Population(s) Served

Infants and toddlers, Families

Related Program

Healthy Families

Type of Metric

Outcome - describing the effects on people or issues

Direction of Success

Increasing

Context Notes

In 2020, Families First served 396 families including 820 children and 420 adults. 100% of the children were free from abuse and neglect during service and 99% one year post service.

Percentage of children remaining with relative caregivers and out of the child welfare system

This metric is no longer tracked.
Totals By Year
Population(s) Served

Children and youth, Caregivers

Related Program

Kin Support Project

Type of Metric

Outcome - describing the effects on people or issues

Direction of Success

Increasing

Context Notes

In 2020, 100% of 111 children remained with their relative caregivers & out of the child welfare system; In 2019, 100% of 126 children ; In 2018 - 100% of 124 children; in 2017 - 99% of 137 children;

Percentage of the families who maintained or increased their income.

This metric is no longer tracked.
Totals By Year
Population(s) Served

Families, Homeless people, People with disabilities

Related Program

Bridges to Success

Type of Metric

Output - describing our activities and reach

Direction of Success

Increasing

Context Notes

In 2020, 90% of 13 families maintained or increased their income including wages and benefits. Two families had exited the program and new families were accepted in fiscal year 2020.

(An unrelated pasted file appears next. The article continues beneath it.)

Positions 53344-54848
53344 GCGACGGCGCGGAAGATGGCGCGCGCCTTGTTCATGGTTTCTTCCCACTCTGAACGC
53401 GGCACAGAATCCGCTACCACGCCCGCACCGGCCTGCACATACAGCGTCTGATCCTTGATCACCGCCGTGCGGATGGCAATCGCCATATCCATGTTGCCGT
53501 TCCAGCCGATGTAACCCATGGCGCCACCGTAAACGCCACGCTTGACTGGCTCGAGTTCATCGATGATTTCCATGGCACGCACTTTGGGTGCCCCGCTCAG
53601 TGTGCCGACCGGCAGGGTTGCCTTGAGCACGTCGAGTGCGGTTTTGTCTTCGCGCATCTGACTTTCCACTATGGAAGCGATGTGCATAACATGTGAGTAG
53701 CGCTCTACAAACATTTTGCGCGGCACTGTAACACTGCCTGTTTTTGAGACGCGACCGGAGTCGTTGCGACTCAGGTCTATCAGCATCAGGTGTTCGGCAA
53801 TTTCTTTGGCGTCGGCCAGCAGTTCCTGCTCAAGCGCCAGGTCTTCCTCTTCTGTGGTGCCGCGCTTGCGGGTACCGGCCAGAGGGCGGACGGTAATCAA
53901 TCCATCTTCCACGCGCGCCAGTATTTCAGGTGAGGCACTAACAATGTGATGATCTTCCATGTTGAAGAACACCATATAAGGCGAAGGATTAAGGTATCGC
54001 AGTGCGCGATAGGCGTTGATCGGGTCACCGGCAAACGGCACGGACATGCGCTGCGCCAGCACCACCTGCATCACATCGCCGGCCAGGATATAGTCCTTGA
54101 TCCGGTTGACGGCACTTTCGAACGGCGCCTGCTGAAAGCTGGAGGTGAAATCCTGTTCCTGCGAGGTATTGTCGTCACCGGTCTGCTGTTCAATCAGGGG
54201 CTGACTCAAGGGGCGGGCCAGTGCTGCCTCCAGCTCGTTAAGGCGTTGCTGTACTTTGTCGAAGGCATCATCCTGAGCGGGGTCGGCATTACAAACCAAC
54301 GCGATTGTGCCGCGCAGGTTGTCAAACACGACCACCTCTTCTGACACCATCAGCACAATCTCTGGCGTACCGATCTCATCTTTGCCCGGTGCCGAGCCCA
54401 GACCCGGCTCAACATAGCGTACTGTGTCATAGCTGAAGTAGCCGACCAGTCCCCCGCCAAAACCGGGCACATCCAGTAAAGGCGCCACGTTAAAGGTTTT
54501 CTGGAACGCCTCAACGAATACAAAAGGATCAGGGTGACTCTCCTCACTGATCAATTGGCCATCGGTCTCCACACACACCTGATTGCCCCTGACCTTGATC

Percentage of families maintain a safe and functional living space

This metric is no longer tracked.
Totals By Year
Population(s) Served

Families, Homeless people, People with disabilities

Related Program

Bridges to Success

Type of Metric

Outcome - describing the effects on people or issues

Direction of Success

Increasing

Context Notes

In 2020, Families First served 13 families that included 28 children and 20 adults. 100% of the families maintained a safe and functional living space and permanent housing for the year.

Number of households that obtain/retain permanent housing for at least 6 months

This metric is no longer tracked.
Totals By Year
Population(s) Served

Families, Homeless people, People with disabilities

Related Program

Bridges to Success

Type of Metric

Output - describing our activities and reach

Direction of Success

Increasing

Context Notes

2020, 13 out of 13 families retained permanent housing for at least 6 months; 2019, 10 out of 10 families retained permanent housing for at least 6 months; 2018, 10 out of 10 families.

Percent of families completing service and reducing the long-term develpmental impact of stress and trauma on children

This metric is no longer tracked.
Totals By Year
Population(s) Served

Infants and toddlers, Families

Related Program

Child First

Type of Metric

Outcome - describing the effects on people or issues